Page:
1: Treat this controller as a ruggedized device. It’s gonna get tossed into bags, it’s gonna get left with a battery in it from time to time, let it not… you know… eat itself. So maybe bolster the system’s sturdiness in the next version.

    2: Semi-standardized rechargeable battery in the next version, if you would please be so kind.

    3: Expand the R2 line to really make this thing soar. RF16/DM16 units are great for the 433MHz range, but this…. doesn’t use that. So two things. Either A: make a simple 3.5mm dongle that works on the 2.4GHz range(even if you use in-line power like the DM16… that you’d rather people not know about, apparently, because you’ve scrubbed its existence from like… ALL your documentation), or in the next R2 Pro controller… Add in a secondary 433MHz controller tap. Or even just a group mode, i.e. “Group B is on 433MHz mode”. Which would supplant the need for swapping out the controller for one of those mini units, with a soft-switch 1-16 channel list to pick from for that mode, to match the hard switch channels on the standard 16 channel receivers. You could even do like the Sk400II interface and have a visual representation of the switches, for those who can’t extrapolate binary(Let’s face it, a lot of photographers ain’t technical).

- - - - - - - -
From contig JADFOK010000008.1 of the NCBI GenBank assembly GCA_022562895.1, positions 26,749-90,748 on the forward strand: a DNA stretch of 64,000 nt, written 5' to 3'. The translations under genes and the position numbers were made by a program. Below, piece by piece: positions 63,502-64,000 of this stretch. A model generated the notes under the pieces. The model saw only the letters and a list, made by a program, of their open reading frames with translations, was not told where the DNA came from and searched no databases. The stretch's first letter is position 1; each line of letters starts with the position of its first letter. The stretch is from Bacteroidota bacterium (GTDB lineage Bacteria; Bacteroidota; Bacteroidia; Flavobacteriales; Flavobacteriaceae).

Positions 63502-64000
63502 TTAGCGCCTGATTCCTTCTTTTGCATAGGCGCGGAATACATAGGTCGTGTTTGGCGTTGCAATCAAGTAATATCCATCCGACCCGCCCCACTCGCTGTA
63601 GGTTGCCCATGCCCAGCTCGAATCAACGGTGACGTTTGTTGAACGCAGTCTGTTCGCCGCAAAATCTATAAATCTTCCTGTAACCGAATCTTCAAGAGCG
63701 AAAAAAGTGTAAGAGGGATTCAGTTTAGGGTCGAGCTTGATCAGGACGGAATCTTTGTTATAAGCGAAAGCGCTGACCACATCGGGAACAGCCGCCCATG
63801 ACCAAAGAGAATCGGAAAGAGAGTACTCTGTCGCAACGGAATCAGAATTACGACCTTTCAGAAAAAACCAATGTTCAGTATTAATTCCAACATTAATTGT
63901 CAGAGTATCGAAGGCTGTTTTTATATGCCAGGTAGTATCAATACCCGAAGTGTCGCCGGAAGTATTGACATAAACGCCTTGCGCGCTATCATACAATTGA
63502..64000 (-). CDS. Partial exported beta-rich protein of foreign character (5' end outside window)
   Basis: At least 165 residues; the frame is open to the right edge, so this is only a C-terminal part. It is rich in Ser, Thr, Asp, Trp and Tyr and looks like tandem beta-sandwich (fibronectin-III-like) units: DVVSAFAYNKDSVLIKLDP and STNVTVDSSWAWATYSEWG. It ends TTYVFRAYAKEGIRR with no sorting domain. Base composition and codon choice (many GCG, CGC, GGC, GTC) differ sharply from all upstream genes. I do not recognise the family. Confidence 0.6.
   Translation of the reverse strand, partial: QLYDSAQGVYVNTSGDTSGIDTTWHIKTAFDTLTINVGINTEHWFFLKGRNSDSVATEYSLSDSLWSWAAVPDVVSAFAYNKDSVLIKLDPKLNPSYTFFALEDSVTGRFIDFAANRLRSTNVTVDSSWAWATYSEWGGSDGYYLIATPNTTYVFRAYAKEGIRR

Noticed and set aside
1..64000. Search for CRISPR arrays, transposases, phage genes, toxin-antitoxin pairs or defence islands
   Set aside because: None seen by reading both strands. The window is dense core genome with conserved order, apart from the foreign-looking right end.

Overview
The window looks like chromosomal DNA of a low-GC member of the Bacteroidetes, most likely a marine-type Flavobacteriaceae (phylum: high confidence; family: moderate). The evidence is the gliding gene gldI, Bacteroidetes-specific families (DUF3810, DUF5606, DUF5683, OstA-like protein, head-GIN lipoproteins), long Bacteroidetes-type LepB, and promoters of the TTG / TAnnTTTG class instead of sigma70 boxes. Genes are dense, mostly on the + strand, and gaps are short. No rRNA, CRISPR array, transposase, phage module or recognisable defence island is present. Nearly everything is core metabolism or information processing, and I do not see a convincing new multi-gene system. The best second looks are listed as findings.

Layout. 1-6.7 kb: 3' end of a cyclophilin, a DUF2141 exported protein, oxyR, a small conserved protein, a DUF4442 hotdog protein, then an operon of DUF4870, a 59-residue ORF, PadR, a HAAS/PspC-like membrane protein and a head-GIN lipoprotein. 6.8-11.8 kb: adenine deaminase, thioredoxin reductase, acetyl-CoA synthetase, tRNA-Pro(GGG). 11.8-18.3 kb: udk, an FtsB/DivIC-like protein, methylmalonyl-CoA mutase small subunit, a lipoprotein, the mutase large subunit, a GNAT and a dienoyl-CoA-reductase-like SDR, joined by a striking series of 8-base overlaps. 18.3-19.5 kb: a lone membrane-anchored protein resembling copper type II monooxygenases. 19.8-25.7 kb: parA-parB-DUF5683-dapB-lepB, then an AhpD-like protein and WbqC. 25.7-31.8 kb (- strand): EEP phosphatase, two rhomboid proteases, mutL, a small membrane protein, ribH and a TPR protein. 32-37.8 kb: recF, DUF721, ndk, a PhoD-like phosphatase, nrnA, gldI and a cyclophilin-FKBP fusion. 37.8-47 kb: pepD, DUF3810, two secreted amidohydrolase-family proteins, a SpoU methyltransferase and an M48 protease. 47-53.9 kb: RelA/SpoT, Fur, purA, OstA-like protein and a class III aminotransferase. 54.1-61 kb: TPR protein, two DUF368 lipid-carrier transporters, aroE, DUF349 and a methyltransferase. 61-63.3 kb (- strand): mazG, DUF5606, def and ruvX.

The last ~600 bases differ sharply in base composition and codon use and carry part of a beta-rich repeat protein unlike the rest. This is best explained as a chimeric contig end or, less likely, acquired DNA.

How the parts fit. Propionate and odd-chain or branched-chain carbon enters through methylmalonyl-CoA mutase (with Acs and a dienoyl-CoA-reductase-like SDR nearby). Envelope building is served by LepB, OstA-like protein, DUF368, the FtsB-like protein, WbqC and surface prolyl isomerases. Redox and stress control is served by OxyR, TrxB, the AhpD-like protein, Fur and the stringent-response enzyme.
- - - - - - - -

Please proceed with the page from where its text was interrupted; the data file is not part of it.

Here’s the deal. Neewer’s making a lot, on the Vision line. They’ve got a new AD200 clone, they’ve got a new AD200-with-the-more-expensive-round-head clone, and they’ve got an R2pro clone. And from what I’ve seen, they’re actually pretty much equal to what you’re offering at present. And much cheaper.

    Which means Neewer, the Walmart of camera gear, the one-step-up-from-cowboy-studio, the we-swear-we’re-not-as-garbage-as-limostudio of studio equipment… Is a short step away from surpassing you.

    That… Imagine the embarrassment. Imagine getting outpaced by NEEWER of all people.

    1. Tristan Noel Avatar
      Tristan Noel

      Oh, and… MAKE A DUMMY BATTERY FOR THE AD200. Seriously. Right now they’re great for portability, but I want to be able to put them to use in a small studio space, and I want to be able to power them directly off of an AC line when doing so.

      I’m available for product consultation.

    2. sid Avatar
      sid

      Did you even know neewer, flashpoint, godox are all the same guys selling the same thing in different shells and labels catering to different price ranges!